speak for yourself meaning, speak for yourself definition | English Cobuild dictionary

Collins

speak

  
  ( speaks    3rd person present)   ( speaking    present participle)   ( spoke    past tense)   ( spoken    past participle  )
1       verb   When you speak, you use your voice in order to say something.  
He tried to speak, but for once, his voice had left him...      V  
I rang the hotel and spoke to Louie...      V to/with n  
She says she must speak with you at once...      V to/with n  
She cried when she spoke of Oliver.      V of/about n  
...as I spoke these idiotic words.      V n  
  spoken      adj   ADJ n  
...a marked decline in the standards of written and spoken English in Britain.     
2       verb   When someone speaksto a group of people, they make a speech.  
When speaking to the seminar Mr Franklin spoke of his experience, gained on a recent visit to Trinidad...      V to n  
He's determined to speak at the Democratic Convention...      V  
The President spoke of the need for territorial compromise.      V of n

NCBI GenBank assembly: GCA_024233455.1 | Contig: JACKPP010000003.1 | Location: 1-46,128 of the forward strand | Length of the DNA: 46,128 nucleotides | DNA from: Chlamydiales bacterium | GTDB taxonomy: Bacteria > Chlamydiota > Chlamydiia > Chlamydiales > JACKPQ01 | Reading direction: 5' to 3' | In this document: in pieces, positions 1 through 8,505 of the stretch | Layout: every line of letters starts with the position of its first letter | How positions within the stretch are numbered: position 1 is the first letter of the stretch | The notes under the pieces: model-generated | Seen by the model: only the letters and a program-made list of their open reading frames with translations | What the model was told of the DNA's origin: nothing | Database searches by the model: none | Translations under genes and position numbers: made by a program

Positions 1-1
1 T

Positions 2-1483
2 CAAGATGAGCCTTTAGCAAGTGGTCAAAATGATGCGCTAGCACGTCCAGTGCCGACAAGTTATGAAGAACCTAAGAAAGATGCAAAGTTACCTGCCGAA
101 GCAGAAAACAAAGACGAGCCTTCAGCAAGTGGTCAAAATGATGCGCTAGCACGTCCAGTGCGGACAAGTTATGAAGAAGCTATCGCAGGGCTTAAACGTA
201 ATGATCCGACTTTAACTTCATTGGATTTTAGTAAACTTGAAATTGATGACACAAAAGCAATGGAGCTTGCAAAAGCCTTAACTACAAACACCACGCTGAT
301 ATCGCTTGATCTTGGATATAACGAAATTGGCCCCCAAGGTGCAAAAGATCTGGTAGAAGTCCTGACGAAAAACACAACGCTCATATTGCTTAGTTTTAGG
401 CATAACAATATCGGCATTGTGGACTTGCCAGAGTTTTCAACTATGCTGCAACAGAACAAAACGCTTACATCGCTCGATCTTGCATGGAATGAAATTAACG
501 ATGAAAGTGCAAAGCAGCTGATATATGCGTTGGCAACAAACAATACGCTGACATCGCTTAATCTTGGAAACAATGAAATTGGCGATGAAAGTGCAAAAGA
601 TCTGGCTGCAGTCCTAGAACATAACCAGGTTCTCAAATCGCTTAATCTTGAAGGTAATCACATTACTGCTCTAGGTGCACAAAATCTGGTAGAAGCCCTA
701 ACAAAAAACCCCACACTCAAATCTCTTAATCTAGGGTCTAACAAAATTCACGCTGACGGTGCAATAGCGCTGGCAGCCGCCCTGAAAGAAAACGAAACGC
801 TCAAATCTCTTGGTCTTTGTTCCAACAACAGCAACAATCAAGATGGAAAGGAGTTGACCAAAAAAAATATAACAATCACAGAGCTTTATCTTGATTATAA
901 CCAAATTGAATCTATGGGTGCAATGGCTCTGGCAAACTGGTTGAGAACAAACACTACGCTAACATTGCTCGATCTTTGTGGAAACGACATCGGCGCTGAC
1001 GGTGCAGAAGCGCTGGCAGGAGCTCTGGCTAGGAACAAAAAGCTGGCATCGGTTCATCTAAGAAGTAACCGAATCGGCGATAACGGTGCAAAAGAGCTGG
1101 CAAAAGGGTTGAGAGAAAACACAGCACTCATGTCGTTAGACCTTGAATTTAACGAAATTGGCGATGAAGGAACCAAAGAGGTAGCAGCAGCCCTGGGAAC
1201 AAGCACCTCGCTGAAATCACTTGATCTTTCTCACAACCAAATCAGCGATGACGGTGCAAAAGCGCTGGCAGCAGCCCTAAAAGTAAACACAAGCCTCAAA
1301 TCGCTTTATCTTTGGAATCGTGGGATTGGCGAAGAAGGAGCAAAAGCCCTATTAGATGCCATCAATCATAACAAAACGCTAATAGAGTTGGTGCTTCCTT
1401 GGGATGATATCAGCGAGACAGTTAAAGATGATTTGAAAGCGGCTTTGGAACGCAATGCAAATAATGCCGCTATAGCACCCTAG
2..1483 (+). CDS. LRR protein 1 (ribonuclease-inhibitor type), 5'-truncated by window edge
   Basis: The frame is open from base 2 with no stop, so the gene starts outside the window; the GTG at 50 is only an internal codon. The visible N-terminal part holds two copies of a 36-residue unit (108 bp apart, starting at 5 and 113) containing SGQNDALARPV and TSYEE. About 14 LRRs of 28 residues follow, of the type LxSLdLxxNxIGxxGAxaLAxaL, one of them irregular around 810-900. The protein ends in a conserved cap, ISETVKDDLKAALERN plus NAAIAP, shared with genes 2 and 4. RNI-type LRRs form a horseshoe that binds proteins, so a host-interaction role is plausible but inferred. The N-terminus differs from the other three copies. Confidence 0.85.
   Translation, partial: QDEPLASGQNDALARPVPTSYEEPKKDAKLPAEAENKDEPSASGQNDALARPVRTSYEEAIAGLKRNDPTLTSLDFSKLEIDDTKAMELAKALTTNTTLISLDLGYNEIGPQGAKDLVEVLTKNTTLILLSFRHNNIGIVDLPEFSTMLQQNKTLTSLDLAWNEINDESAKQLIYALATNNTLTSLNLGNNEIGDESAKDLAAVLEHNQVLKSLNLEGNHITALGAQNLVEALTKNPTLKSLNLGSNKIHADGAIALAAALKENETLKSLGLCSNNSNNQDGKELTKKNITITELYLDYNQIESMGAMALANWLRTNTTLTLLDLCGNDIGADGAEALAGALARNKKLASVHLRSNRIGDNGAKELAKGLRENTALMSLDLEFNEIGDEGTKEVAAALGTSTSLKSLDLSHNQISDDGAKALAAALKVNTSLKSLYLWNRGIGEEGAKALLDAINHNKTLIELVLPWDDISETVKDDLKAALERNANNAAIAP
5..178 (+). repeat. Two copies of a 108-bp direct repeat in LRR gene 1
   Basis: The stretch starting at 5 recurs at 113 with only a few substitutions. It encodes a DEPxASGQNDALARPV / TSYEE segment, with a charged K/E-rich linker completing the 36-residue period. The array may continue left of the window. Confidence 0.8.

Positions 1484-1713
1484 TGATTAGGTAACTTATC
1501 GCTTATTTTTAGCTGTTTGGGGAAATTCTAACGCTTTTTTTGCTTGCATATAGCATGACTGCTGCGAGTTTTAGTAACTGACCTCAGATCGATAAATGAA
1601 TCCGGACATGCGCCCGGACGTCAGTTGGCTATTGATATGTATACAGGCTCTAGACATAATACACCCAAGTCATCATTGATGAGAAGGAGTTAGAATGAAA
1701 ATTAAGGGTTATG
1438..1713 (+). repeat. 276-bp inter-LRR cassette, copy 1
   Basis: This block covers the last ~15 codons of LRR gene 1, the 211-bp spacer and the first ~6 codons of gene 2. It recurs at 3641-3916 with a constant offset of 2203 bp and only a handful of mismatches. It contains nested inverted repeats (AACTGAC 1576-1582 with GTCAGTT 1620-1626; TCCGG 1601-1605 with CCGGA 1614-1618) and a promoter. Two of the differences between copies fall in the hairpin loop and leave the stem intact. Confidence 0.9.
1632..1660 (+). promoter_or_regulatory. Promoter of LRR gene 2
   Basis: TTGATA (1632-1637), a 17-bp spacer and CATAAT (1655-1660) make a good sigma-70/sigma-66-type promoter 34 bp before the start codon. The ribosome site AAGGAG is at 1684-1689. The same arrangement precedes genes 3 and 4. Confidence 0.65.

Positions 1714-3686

3       verb   If you speak for a group of people, you make their views and demands known, or represent them.  
He said it was the job of the Church to speak for the underprivileged...      V for n  
I speak for all 7,000 members of our organization...      V for n  
4       verb   If you speak a foreign language, you know the language and are able to have a conversation in it.  
He doesn't speak English...      V n  
5       verb   People sometimes mention something that has been written by saying what the author speaks of.  
Throughout the book Liu speaks of the abuse of Party power...      V of n  
St Paul speaks of the body as the `temple of the Holy Spirit'.      V of n as n  
6       v-recip   If two people arenotspeaking, they no longer talk to each other because they have quarrelled.  
with neg  
He is not speaking to his mother because of her friendship with his ex-wife...      V to n